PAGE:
DIALOGUE-CHANGE Sep-27-2005 (1,000 words) xxxi
Speakers say interreligious dialogue changes faith communities
By Cindy Wooden
Catholic News Service
ROME (CNS) -- Forty years of official engagement in interreligious dialogue have changed not only the individuals involved in dialogue, but have caused their faith communities to change somewhat as well, said speakers at a conference in Rome.
Archbishop Michael Fitzgerald, president of the Pontifical Council for Interreligious Dialogue, opened the Sept. 25-28 conference at Gregorian University saying that dialogue helps individuals and religions clarify their own identities as they explore similarities and differences with others.
The conference marked the 40th anniversary of "Nostra Aetate," the Second Vatican Council's declaration on interreligious dialogue.
The gathering, which brought together more than 350 people from more than 20 countries, was co-sponsored by Georgetown University in Washington, the Joseph Cardinal Bernardin Center for Theology and Ministry at Catholic Theological Union in Chicago, the Center for Christian-Jewish Learning at Boston College and Sacred Heart University in Fairfield, Conn.
Archbishop Fitzgerald said one obvious change in the Catholic Church is reflected in the fact that the name of his office went from being the Secretariat for Non-Christians to being the Pontifical Council for Interreligious Dialogue.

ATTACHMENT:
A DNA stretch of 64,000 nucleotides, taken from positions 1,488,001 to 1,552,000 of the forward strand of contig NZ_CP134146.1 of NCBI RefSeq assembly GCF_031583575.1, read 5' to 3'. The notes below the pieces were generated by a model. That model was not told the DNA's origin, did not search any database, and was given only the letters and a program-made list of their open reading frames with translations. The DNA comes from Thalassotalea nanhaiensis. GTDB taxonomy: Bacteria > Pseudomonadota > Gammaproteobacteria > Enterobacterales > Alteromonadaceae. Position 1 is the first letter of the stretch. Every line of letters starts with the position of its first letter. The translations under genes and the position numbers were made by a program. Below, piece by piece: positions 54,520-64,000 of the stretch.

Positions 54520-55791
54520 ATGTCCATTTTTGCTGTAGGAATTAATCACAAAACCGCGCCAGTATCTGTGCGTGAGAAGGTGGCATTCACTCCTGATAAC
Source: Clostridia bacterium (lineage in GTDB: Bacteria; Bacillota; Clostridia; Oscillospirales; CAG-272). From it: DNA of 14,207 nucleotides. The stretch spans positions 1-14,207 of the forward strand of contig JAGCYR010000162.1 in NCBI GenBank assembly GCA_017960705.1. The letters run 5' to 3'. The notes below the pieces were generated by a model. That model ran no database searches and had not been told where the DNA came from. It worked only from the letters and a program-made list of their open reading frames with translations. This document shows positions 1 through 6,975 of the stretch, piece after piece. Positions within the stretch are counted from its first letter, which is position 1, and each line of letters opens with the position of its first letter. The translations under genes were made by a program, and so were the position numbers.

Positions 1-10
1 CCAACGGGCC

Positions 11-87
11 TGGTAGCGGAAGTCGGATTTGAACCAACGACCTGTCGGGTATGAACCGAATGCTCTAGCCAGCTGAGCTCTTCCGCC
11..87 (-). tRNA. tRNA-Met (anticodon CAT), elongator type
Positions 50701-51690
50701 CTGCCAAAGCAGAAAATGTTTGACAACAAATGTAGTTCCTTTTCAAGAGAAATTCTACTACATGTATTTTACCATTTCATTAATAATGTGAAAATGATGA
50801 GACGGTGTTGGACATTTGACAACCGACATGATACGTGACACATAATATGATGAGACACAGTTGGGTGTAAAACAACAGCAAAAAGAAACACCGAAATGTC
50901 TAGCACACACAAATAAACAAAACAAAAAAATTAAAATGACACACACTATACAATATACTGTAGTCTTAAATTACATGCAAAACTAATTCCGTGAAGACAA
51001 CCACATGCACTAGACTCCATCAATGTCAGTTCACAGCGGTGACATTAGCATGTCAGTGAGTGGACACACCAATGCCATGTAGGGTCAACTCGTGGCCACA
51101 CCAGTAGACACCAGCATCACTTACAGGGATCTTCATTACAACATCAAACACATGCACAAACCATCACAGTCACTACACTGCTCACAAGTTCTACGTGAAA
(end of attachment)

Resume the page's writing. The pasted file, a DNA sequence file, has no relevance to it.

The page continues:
The change is "based on the understanding that one feature of the relationship envisaged is respect for the identity of all engaged in the dialogue. Our partners are not just non-Christians; they have their own identity as Jews, Muslims, Hindus, Buddhists or Sikhs," Archbishop Fitzgerald said.
"Nostra Aetate," he said, called on Catholics "to consider all that is true and holy in the different religions."
Recognizing the good, noble and beautiful teachings and practices of other faiths increases respect for those faiths, but also calls believers to learn from the other, he said.
For example, Archbishop Fitzgerald said, Christians would agree with Muslims that religion should permeate every aspect of life, "though they may wish religion to permeate life by living according to the spirit rather than through being subject to the law."
While Christians and Jews profess the importance of family life and of passing the faith on to their children, Archbishop Fitzgerald said Catholics probably could learn from their Jewish brothers and sisters how to do so more effectively.
Adele Reinhartz, a professor of New Testament at the University of Ottawa, told the conference Sept. 26 that she was used to answering questions about how a Jewish woman got involved in New Testament studies, but she had given almost no thought before to how her scholarship affected her Jewish faith.
"It has not made me convert to Christianity, accept Christ as my savior or be born again," she said.
Studying the New Testament, she said, has shown her that while there is much beauty in the Christian Scriptures there also are many passages that can and have been used to promote anti-Semitism.
She said her studies and experiences in dialogue with Christians also have led her to see the need within Judaism to develop a theology of religious pluralism and how Judaism must take seriously the biblical call to work for social justice, not simply promote charity.